woensdag 18 oktober 2017

Wolf Richter; Wheezing Consumers And Slowing Economy, No Problem: UK Inflation Jumps Most In 5+ Years. Rate Hike Due In November

The Fed leads, other central banks follow. The UK is not the only one. But it’s furthest ahead. In the US, consumer prices as measured by the Consumer Price Index rose 2.2% in September compared to a year ago. In the Eurozone, prices rose 1.5%. And today the UK’s Office for National Statistics reported that consumer prices in the UK jumped 3.0%, after having already risen 2.9% in August. It was the biggest increase since April 2012. And inflation is outpacing wage increases, which inched up a meager 2.1%, slamming consumers further, and hampering the UK economy that is already showing signs of strain, with, for example, new vehicles sales plunging over 9% in September from a year ago. Inflation has now been above the Bank of England’s target of 2.0% for the eighth month in a row...


Note the dreadful “Deflation Monster” that economists and the media spent so much energy scaremongering about, though a little price deflation would be a godsend for consumers, and the consumer-driven aspects of the economy. A broader measure of the CPI, which includes “owner occupiers’ housing costs” (CPIH), rose 2.8%; it was also the highest since April 2012. The ONS explains the homeowner’s cost component:
# The CPIH is the most comprehensive measure of inflation. It extends the CPI to include a measure of the costs associated with owning, maintaining and living in one’s own home, known as owner occupiers’ housing costs (OOH), along with Council Tax. Both of these are significant expenses for many households and are not included in the CPI. 
The report by the ONS also pointed out that the culprit wasn’t just energy or the depreciation of the UK pound: The inflation rate for a range of goods has, however, picked up since the start of the year and the overall rate in the UK is higher than in most other EU countries, including all of the larger western European nations. Depreciation may have influenced this but increasing global commodity prices could also be a factor. This chart by the ONS shows how broad the price increases have been. The yellow bars indicate the upward contribution of each category to the overall inflation figure in September 2017...


When inflation hits 3.1%, the Bank of England is required to write a letter to the Chancellor of the Exchequer to publicly explain why CPI is overshooting the central bank’s 2% inflation target. BOE Governor Mark Carney told lawmakers on Tuesday that he expects inflation to rise further in October, adding that “it’s more likely than not” that he’ll need to write that letter to the chancellor. This inflation data was the last reading before the BOE’s next meeting in early November. A veritable cacophony has been emanating from the BOE about what to do next. As the debate rages, more and more indication are lining up that the BOE will raise rates in November by a quarter point to 0.5%. It would be the first rate hike in a decade. Inflation isn’t necessarily caused by growth or strong internal demand or rising wages, none of which is happening in the UK. Average weekly earnings inched up only 2.1% year-over-year during the three months to the end of July. Falling “real” incomes (adjusted for inflation) have been straining consumers.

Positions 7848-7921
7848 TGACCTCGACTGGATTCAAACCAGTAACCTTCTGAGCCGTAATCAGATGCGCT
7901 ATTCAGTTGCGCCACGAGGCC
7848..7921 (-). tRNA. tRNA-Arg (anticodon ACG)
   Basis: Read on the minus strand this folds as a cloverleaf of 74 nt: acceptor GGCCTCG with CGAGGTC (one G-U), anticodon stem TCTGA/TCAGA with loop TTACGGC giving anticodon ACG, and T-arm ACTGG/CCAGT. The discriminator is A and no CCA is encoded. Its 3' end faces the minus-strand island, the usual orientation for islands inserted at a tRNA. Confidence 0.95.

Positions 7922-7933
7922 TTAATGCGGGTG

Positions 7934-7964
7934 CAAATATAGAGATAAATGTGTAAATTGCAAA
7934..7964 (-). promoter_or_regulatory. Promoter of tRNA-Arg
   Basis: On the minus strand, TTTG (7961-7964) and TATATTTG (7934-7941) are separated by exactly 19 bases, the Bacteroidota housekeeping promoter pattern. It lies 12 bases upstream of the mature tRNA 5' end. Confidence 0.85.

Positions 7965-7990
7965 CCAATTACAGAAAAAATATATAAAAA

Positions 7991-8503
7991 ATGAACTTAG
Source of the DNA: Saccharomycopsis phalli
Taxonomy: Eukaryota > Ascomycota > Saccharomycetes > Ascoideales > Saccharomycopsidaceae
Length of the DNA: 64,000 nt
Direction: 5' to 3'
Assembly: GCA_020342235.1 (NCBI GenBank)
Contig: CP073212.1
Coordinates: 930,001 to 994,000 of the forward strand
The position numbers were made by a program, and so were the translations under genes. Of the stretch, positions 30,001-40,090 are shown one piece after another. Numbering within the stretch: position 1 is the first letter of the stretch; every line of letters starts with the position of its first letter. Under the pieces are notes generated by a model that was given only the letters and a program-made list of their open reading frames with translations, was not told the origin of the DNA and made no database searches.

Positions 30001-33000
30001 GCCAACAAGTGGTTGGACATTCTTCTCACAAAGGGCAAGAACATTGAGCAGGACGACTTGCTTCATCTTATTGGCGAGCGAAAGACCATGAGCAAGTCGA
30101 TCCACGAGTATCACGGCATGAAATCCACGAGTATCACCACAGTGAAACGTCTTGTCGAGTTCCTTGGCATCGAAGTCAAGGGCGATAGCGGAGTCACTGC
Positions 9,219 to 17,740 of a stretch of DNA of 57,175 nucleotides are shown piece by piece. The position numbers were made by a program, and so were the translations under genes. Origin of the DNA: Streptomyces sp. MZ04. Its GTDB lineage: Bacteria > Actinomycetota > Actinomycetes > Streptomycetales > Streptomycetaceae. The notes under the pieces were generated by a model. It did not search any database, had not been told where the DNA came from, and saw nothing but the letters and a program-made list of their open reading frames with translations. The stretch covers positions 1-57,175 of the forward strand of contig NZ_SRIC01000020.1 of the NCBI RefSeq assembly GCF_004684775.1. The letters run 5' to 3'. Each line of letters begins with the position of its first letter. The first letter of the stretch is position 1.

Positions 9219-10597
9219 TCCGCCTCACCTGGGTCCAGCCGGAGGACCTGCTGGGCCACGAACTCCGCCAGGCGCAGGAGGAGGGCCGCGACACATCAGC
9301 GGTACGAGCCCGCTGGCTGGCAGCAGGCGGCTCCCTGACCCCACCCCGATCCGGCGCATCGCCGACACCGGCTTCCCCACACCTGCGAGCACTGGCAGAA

That consumers are cutting back is showing in numerous ways, many of them all too conveniently blamed on the uncertainties of the not very smooth Brexit negotiations. For example, new vehicle sales (as determined by registrations) plunged 9.3% in September year-over-year, the sixth decline in a row. So the BOE is facing surging inflation in a slowing economy with sagging consumer spending due to inflation eating into purchasing power. This is not a nice scenario. But it if doesn’t get inflation under control, the BOE will face even worse economic conditions and consumers will be crushed. Inflation is also rising elsewhere, and the Fed has been, albeit timidly, on the forefront with its tightening policies. The Fed has hiked its target range for the federal funds rate four times and is now engaged in unwinding QE and shedding assets from its balance sheet. Another rate hike is likely in December.